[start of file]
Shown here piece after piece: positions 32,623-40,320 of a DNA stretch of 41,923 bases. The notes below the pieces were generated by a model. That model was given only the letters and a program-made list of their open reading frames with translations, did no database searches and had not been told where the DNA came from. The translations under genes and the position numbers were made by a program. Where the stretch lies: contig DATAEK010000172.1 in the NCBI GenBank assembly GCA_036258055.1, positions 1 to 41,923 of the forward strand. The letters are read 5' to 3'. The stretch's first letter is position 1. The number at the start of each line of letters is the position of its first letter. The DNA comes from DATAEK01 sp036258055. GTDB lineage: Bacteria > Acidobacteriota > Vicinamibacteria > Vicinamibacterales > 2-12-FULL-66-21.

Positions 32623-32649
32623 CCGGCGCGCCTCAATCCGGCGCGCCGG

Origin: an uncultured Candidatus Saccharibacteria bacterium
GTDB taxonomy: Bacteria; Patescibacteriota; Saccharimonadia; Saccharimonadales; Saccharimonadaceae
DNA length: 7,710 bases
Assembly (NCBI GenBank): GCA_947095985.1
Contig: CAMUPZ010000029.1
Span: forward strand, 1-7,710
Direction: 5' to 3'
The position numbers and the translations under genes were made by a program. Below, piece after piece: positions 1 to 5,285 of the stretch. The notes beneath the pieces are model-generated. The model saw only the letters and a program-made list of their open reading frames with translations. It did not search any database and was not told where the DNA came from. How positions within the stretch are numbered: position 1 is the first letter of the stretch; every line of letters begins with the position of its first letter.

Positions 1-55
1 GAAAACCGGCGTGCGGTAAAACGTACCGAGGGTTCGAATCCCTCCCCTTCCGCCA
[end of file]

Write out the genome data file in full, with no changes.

Shown here piece after piece: positions 32,623-40,320 of a DNA stretch of 41,923 bases. The notes below the pieces were generated by a model. That model was given only the letters and a program-made list of their open reading frames with translations, did no database searches and had not been told where the DNA came from. The translations under genes and the position numbers were made by a program. Where the stretch lies: contig DATAEK010000172.1 in the NCBI GenBank assembly GCA_036258055.1, positions 1 to 41,923 of the forward strand. The letters are read 5' to 3'. The stretch's first letter is position 1. The number at the start of each line of letters is the position of its first letter. The DNA comes from DATAEK01 sp036258055. GTDB lineage: Bacteria > Acidobacteriota > Vicinamibacteria > Vicinamibacterales > 2-12-FULL-66-21.

Positions 32623-32649
32623 CCGGCGCGCCTCAATCCGGCGCGCCGG

Origin: an uncultured Candidatus Saccharibacteria bacterium
GTDB taxonomy: Bacteria; Patescibacteriota; Saccharimonadia; Saccharimonadales; Saccharimonadaceae
DNA length: 7,710 bases
Assembly (NCBI GenBank): GCA_947095985.1
Contig: CAMUPZ010000029.1
Span: forward strand, 1-7,710
Direction: 5' to 3'
The position numbers and the translations under genes were made by a program. Below, piece after piece: positions 1 to 5,285 of the stretch. The notes beneath the pieces are model-generated. The model saw only the letters and a program-made list of their open reading frames with translations. It did not search any database and was not told where the DNA came from. How positions within the stretch are numbered: position 1 is the first letter of the stretch; every line of letters begins with the position of its first letter.

Positions 1-55
1 GAAAACCGGCGTGCGGTAAAACGTACCGAGGGTTCGAATCCCTCCCCTTCCGCCA